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Irritability, negativity, and uncontrollable tantrums in 3, 4, 5 year old...

post #1 of 10
Thread Starter 

I just had to post my story here because we have seen such a difference in my son's behavior since we eliminated all artificial additives about 2 weeks ago. He is 5 and was  having 1-3 tantrums a day. On the weekend leading up to our desperate attempt to try anything to improve it, he had had vanilla ice cream two days in a row, a blue and red popsicle from the ice cream truck, and salami sandwiches (among other things). Well, since starting this diet, we have discovered that he is highly sensitive to the preservative sodium benzoate, the color food dyes, the artificial flavor vanillin, and one "natural" color, annatto (which has been shown to make reactions in sensitive people as well).


Let me just say that before starting this diet, he was having daily tantrums, going into a state where he wanted something he couldn't have and just cried and yelled over and over again a mantra, "want the ball" or something like that, lasting from 10-25 minutes. He would get a very disturbed look in his eyes, would not respond to me trying to offer him a hug or anything positive, would follow me crying if I walked away, and only snapped out of it by something random finally getting through to him (like a water at the right time, or me changing the way I am approaching the tantrum). We had had way more than our fair share of tantrums for a couple of years -- I even posted here about a year and a half ago about whether his behavior was "normal". Up until now, it always was. If only I had known that there was an answer. People had mentioned foods being possible suspects, but it was overwhelming -- was it food dye, or gluten, or dairy? Or what? Where would I start? There was too much and I was not convinced it would work.


Well, after 2 years and things not improving, I did some research. Not only did I find several blog sites that discuss the issue of food dyes and artificial additives to our food, but also medical articles where scientists did a treatment control study and found that the children who got the food dyes showed more signs of hyperactivity. There is a lot of literature on these foods for kids with ADHD, because it exacerbates symptoms, but it is also true for the general population. We have long known that our kids go berzerk after having colorful candy, right?? In my family, we always thought it was the sugar that caused that. But, sugar was in other things that didn't cause him to go berzerk!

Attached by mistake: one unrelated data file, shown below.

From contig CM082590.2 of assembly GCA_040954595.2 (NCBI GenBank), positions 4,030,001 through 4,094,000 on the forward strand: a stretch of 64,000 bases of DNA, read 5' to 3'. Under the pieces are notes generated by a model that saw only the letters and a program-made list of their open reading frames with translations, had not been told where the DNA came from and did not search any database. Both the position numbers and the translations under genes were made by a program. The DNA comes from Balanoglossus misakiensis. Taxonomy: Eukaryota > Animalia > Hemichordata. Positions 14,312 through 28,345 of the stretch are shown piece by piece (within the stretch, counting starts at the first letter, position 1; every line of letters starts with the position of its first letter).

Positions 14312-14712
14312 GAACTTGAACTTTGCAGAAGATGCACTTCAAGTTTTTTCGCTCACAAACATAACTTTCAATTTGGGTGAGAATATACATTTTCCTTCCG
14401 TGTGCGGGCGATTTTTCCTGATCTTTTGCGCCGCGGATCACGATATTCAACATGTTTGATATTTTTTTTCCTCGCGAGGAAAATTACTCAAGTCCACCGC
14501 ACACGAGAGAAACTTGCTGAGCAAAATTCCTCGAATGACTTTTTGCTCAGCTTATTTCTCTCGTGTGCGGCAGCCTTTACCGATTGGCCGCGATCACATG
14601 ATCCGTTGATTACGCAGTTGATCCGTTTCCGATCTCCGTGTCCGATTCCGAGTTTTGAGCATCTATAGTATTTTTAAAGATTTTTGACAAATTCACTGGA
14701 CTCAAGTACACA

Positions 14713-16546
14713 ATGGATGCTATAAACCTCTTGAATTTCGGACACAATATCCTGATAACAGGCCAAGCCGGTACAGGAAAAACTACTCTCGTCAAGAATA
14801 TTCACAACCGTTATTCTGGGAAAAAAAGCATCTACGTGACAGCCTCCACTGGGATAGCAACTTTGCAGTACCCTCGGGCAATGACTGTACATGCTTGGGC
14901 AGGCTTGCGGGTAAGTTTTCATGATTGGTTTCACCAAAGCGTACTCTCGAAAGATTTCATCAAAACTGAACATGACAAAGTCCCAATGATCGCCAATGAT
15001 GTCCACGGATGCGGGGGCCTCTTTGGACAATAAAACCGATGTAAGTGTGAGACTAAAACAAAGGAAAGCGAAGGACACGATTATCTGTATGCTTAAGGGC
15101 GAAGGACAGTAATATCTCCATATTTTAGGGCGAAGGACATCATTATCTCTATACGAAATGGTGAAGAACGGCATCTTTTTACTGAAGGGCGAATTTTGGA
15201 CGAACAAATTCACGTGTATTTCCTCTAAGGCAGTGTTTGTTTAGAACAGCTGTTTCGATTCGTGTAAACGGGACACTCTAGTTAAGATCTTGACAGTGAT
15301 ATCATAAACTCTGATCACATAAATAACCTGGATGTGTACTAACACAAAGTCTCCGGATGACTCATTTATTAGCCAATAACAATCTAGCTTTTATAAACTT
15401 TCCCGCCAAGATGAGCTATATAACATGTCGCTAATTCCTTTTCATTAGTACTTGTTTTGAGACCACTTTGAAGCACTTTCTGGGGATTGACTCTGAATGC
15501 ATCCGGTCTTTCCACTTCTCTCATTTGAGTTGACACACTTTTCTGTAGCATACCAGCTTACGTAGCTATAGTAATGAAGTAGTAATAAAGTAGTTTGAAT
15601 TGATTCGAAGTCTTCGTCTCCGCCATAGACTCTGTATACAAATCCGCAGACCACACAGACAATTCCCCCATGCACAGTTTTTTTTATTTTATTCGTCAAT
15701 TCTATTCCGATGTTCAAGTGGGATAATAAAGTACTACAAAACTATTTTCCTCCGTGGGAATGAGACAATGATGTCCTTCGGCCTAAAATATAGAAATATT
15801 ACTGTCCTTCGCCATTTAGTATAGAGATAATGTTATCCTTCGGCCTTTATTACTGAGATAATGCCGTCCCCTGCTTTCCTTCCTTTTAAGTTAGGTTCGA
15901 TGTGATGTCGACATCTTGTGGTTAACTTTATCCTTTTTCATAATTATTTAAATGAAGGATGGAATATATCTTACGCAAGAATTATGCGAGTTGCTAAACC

After finding so much medical literature supporting this being an actual issue, I decided to take the plunge and give it a try. On the first day, I screwed up (wanted to use up the last piece of bacon!) and gave him something with sodium benzoate. 20 minutes later, tantrum! ("I want the house...I want the house", screaming and crying, me saying he could ask me nicely and I could go get it, to get him to snap out of it, him not changing his approach, etc.). The next day, I gave him a yogurt with annatto in it. Within an hour, a tantrum. That afternoon, he wanted more (there was one left). Fine, I thought, let's see if it is really the annatto. Within 30 minutes, he had hit his brother (aggression is one of the possible symptoms). Something clicked-- I remembered that a frozen healthy kefir pop had triggered tantrums, and even investigated the ingredients to see why it could do that, when the yogurt version didn't (probugs kefir). At the time, I had seen that the pop had more sugar, and thought that was it. I checked the ingredients again, and saw that it has annatto, while the yogurt version does not. Wow! And, I remembered back to some epic tantrums, where he was so unreachable, for up to 30 minutes of screaming and crying, a disturbed look on his face, and I could trace back to something with food dye or vanillin flavoring to each instance. At the time, I thought it was chocolate! I had even posted here, could he be allergic to chocolate? Well, turns out, most of the cheap chocolate chips and drink flavorings contain the artificial vanillin. Wow.


After we fully eliminated it from his diet, we had 10 days straight of NO tantrums!! We saw an improvement almost immediately. Then, a few days in a row at preschool he came back and he was different again. I had packed his snacks but he had forgotten to get them. So, I asked the teachers -- turned out he had eaten a small square of Hershey's chocolate (vanillin), goldfish crackers (annatto), and a freeze-it color pop those few days! (Yikes, why are they giving so much crap, I wish I knew -- have been talking with director about changes, but not sure will get far). So, we had a test case and the bad behavior came back. He was grumpy when I picked him up, had a very short fuse, and had several tantrum incidents at home that week. I am looking forward to next week when we will be AWAY from preschool and entirely in control of his diet!!


I just wanted to share this story because I wish I had tried this diet sooner. If your kid has many more uncontrollable tantrums than you think is normal, give this a try! These artificial colors are made from PETROLEUM, and are in so much that we eat -- just check the food labels, and you will be shocked. They can make children aggressive, sensitive to falling apart (you know when they are on the brink, right?), can cause more typical allergic symptoms like eczema, and even neurological symptoms in some children. And, the medical literature has proven they are associated with more hyperactive behaviors in a preschool setting.

post #2 of 10
Thank you so much for posting this and giving other moms the opportunity consider how our children react to food.

I know you must read A LOT of labels. How do you shop now? What do you look for?
post #3 of 10
Thread Starter 

Here is a good list of things to avoid:



Also, search for the Feingold diet online as another starting point, they have a lot of information.


And what prompted me to start trying this... (the key for us was the inconsistency -- sugar/sweets did not always trigger the tantrums, only sometimes


post #4 of 10
I would add these to that list:
Brown rice syrup
Pure cane syrup

And any other syrup, as it is all sugar. It is one of the top ingredients in almost every cereal, flavored oatmeal packet, and granola/ granola bars, snack bars.
post #5 of 10
Thread Starter 
Let me just say that the whole point of this post is that it is not just the sugar. Sugar in and of itself, from natural sources, should not cause these behavioral problems.